Under the Supreme Court’s decision in Inwood Labs, Inc. v. Ives Labs, Inc., 456 U.S. 844 (1982), a product feature is functional if it is essential to the use or the purpose of the goods or if it affects the cost or quality of the goods. With respect to functionality, the applicant argued that peppermint flavor had no therapeutic properties and that the peppermint did not function to mask the product’s flavor, because nitroglycerin is generally odorless and tasteless. Conversely, the Examining Attorney introduced U.S. Patent No. 6,559,180 to demonstrate that even though peppermint oil is inactive in the spray, peppermint oil used in nitroglycerin spray could enhance the spray’s effectiveness. The TTAB held that this evidence was enough to prove that the proposed mark was functional.  It showed that adding peppermint oil may be a means to improve the spray’s effectiveness. That being the case, then competitors may also want to take advantage of this enhancement. If the applicant has the exclusive right to use the peppermint flavor, a competitor would be at a disadvantage, having to forego using the peppermint oil to improve the spray’s effectiveness.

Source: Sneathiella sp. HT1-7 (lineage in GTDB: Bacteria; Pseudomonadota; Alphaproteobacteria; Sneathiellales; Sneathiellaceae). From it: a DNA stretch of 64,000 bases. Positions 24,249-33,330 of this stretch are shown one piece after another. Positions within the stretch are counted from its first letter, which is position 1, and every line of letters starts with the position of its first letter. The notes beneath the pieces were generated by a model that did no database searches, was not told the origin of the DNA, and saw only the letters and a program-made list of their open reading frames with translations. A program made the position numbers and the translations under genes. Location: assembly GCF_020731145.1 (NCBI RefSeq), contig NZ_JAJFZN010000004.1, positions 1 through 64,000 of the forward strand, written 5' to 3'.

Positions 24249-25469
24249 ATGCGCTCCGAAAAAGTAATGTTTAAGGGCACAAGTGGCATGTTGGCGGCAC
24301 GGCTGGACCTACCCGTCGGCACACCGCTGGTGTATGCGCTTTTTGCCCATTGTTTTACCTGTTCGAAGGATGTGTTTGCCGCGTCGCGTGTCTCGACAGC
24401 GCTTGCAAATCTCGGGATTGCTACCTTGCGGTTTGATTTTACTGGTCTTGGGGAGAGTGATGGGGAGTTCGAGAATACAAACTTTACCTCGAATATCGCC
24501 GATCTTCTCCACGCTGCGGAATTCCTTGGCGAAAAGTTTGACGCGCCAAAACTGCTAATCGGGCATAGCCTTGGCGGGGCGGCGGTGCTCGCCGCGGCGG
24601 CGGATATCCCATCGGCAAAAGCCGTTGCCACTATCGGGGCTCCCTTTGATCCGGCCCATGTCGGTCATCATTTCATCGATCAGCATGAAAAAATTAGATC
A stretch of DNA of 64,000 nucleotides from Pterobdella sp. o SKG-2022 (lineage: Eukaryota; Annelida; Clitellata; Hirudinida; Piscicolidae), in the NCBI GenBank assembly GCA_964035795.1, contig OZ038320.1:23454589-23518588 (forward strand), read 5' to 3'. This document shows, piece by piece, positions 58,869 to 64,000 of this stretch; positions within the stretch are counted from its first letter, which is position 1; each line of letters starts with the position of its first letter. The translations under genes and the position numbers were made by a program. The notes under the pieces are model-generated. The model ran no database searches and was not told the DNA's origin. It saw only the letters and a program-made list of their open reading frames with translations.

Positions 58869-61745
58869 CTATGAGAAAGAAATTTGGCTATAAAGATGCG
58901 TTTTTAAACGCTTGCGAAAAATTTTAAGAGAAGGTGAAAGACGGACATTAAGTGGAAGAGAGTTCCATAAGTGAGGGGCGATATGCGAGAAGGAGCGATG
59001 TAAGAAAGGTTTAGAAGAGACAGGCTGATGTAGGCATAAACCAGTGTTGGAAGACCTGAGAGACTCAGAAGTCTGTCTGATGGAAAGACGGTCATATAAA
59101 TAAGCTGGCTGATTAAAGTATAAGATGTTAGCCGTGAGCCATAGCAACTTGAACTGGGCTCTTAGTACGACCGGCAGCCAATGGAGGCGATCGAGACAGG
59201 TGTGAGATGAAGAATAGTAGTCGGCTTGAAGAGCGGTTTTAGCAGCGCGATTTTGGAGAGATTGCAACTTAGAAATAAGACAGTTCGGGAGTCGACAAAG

mint-1218137-mThe second ground for refusal was failure to function as a trademark. Flavor and scent marks can never be inherently distinctive. In order to prove acquired distinctiveness, there must be a substantial showing to demonstrate that a flavor or a scent is registrable. To prove acquired distinctiveness, the applicant here stated that the use of the peppermint flavor and scent was “substantially exclusive” since 1989. The applicant also submitted 23 declarations of physicians and pharmacists to show that the peppermint flavor and scent acquired recognition.  The Board did not give much weight to the declarations, because they were basically identical in form, and not created individually for each declarant.  Another factor, cutting against the applicant was the existence of a competing product in the pharmaceutical industry using a peppermint flavor and scent.  The Examiner explained that this would allow consumers to believe that the peppermint flavor and scent was a mere physical characteristic of the product, instead of a source indicator.